There’s a saying: Set limits on those who take from you, because they are unable to set limits for themselves.
How many times have you seen it happen? Someone you know, or care for greatly, gives and gives and gives of themselves for the benefit of another, or others, and they get little to nothing in return.
Maybe you’re the one who gives? You’re a shoulder to cry on, or an ear who listens, but when you need those moments from another person, there’s no one to be found.
Or, maybe you’re really good at helping others, and building them up. But you can’t figure out why you’re a mess inside. AND, it just NEVER crossed your mind to reach out for help because you have it in your mind that, for some reason, it’s wrong for YOU because you need to be strong. Yet the message you share with others is that reaching out for help is a sign of strength.
Well, if you ask me, it is pretty obvious why this happens to you and others like you. It’s because in your world, you’re list of priorities starts with everyone else’s happiness, and ends with your own happiness. In fact, it’s probably more accurate to say that your happiness isn’t even on your own list.
I describe what’s happening something like this:
Life is like being on a boat floating in a large body of water. When problems arise, the boats become weak, and need repairs. However in order to make those repairs, you’re going to need to take materials from other people in surrounding boats.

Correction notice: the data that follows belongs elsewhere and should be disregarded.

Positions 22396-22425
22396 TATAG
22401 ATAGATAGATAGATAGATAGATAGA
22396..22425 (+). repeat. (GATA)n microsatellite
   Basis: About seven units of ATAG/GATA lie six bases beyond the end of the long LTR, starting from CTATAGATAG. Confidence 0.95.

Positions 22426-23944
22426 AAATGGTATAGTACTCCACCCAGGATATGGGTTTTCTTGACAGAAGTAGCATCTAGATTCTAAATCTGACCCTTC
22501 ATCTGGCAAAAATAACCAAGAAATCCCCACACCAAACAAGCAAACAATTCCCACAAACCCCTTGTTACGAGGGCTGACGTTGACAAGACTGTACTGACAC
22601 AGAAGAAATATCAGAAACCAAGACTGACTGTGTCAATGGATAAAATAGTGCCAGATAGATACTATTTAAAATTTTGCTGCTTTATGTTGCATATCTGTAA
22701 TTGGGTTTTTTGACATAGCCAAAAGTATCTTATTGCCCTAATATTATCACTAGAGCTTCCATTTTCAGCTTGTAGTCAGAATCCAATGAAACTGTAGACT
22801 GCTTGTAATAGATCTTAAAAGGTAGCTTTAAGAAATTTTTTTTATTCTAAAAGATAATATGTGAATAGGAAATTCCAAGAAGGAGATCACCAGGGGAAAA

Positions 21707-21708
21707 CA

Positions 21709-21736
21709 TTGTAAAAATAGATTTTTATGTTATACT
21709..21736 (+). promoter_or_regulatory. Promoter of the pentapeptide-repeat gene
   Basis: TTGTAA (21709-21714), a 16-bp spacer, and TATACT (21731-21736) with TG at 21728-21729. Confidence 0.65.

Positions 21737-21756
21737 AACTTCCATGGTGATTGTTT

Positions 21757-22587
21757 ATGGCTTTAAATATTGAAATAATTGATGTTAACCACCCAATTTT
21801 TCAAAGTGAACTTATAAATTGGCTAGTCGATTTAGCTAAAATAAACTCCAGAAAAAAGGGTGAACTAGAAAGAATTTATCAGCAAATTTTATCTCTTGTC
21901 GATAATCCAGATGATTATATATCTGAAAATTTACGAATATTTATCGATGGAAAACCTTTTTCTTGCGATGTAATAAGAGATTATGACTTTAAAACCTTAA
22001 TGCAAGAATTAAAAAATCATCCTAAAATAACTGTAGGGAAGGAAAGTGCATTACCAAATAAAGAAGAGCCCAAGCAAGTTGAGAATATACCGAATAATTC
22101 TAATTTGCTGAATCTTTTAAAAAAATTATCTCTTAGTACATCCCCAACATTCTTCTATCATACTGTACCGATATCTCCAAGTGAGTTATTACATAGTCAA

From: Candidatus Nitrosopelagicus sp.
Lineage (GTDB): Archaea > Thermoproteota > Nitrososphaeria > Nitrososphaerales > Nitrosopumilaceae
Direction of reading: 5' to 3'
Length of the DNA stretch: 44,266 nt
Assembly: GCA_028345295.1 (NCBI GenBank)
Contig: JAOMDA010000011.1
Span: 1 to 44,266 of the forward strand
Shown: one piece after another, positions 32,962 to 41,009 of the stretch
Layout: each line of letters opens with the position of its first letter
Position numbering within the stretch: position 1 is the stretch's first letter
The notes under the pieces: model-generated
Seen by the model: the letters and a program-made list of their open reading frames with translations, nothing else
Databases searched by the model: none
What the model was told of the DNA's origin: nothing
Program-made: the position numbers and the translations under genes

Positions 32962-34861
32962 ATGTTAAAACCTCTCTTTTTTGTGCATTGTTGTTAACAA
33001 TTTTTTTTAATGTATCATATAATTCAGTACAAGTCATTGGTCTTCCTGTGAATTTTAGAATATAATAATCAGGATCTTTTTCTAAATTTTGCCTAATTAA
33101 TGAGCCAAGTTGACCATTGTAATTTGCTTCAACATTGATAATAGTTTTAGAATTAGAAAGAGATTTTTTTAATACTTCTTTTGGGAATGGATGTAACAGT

Some people call out easily, “Help, I’m sinking!”
Others might reply, “I have what you need! Come take from my boat!”
Sometimes, someone might recognize when another person is in trouble and say, “Hey,
you’re taking on water, let me help you fix that. I have what you need.”
Unfortunately, there are also people who call out for help, and don’t need it. They do it so often, too, that their boats might never sink.
Then there are people who give too much, and too often, despite the fact that they are moments from sinking themselves. They want to help so bad, but cannot see that they have made themselves vulnerable to the sea. And because of that, their lives are in jeopardy at the slightest breeze.
Being selfless is not a sin. No way! But our time and energy is valuable, so be careful where you spend it. Especially when it comes to helping others.
People come and people go, and only a precious few remain for long periods. It’s those few whom we should be lifting up and supporting because they are more than likely going to be the ones who prop you up when you need it most.
It can be difficult to shut people out, too. Especially if they’ve played a major role in your life story. But you should always be mindful of those who give too much, and those who take too much, and be ready to move in a different direction.
Helping others in need is what we are supposed to be doing as a people, and we should be doing that as often as possible. However, it’s important to remember that we are people, too.
Sometimes, you’re going to have to choose “you” first.